Re: Link style sheets

Terry Allen (
Fri, 12 May 95 17:16:05 EDT

Thanks for the additional posts, Craig. I think I have things
straight now. I am concerned about the SGML angle. Here's
what we have now (or at least, had recently):

%SDAPREF; "Linked to : #AttVal (TITLE) (URN) (HREF)>" >

<!ENTITY % linkExtraAttributes
"REL %linkType #IMPLIED
REV %linkType #IMPLIED

and this advice:

<!-- <LINK> Link from this document -->
<!-- <LINK HREF="..."> Address of link destination -->
<!-- <LINK URN="..."> Lasting name of destination -->
<!-- <LINK REL=...> Relationship to destination -->
<!-- <LINK REV=...> Relationship of destination to this -->
<!-- <LINK TITLE="..."> Title of destination (advisory) -->
<!-- <LINK METHODS="..."> Operations allowed (advisory) -->

given the above, one can already point to a style sheet for links with
<LINK HREF="..." REL="linkstylesheet"> where "linkstylesheet"
would need to be standardized. But that's the rub. And Craig's
proposal rests on standardizing a syntax within attribute values,
one which can't be checked by SGML parsing.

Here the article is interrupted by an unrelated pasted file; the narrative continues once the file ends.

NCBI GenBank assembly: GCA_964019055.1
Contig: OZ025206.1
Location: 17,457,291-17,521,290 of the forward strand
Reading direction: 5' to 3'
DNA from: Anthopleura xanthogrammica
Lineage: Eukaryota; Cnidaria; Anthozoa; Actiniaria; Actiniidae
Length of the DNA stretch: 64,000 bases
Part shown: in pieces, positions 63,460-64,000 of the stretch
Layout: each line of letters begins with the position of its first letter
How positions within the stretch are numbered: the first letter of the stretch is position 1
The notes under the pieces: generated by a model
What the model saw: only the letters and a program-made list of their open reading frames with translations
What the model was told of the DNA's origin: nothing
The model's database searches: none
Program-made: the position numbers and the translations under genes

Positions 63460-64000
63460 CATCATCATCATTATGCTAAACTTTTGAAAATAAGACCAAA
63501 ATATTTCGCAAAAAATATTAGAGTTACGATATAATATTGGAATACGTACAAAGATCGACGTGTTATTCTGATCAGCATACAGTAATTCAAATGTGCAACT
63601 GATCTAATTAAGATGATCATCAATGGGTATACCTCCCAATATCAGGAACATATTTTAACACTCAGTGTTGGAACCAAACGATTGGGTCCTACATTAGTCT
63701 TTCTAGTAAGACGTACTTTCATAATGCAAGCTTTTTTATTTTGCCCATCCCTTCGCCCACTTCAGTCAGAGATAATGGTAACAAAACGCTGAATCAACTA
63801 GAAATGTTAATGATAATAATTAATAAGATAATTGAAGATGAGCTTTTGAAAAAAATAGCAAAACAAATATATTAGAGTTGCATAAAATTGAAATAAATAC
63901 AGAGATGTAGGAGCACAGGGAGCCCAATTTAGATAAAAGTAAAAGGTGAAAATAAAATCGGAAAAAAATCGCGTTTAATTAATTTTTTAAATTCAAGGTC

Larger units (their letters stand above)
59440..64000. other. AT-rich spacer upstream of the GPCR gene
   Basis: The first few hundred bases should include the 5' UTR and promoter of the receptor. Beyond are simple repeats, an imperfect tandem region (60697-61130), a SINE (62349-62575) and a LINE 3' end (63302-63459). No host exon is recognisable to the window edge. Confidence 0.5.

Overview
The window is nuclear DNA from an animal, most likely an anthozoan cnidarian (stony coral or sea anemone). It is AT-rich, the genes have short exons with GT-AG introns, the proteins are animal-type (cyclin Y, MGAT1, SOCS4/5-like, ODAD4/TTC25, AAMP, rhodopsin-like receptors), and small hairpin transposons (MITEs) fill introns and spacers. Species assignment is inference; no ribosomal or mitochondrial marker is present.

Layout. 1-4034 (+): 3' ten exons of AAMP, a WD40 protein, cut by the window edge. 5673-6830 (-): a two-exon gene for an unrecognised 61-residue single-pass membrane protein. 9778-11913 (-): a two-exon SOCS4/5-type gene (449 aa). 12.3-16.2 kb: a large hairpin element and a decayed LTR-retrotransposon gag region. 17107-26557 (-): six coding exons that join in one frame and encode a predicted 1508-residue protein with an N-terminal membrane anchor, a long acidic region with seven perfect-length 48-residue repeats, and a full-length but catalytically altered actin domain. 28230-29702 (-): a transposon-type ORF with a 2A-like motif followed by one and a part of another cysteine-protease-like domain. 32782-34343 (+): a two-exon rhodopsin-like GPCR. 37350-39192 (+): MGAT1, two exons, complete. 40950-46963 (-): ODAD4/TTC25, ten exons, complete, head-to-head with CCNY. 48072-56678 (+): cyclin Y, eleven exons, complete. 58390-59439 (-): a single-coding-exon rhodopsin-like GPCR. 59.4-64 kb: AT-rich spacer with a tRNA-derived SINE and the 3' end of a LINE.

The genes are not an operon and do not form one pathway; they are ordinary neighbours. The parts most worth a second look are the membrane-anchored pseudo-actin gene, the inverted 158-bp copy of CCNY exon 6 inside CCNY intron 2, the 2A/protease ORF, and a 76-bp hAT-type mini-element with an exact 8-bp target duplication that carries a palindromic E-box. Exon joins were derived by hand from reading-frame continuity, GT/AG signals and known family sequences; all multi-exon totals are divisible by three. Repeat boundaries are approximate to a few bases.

That's always a red flag to me. It tells me that I'm trying to
do too much within SGML.

In the case of HTML, it would be easier simply to define a new element,
LINKSTYLESHEET or something, with the attributes HREF and URN. The
semantics of LINKSTYLESHEET are that it points to a specification
for how to interpret the values of REL in LINK. You may want to
have more than one LINKSTYLESHEET in your HEAD, so make it

But I think that linking to exterior resources such as style sheets
is better done in something like an SGML catalog. After all,
the browser should know how to interpret the document's markup
before it encounters anything beyond the doctype decl. You can do
the same thing with processing instructions (Panorama does this),
but PIs present the same standardization problems.

In HTML, it is appropriate to agree on common values for the
core functions already implemented. Let's do that for REL, and
if we want to point to something that explains link semantics,
define a new element.

Terry Allen  (   O'Reilly & Associates, Inc.
Editor, Digital Media Group    101 Morris St.
			       Sebastopol, Calif., 95472
occasional column at:

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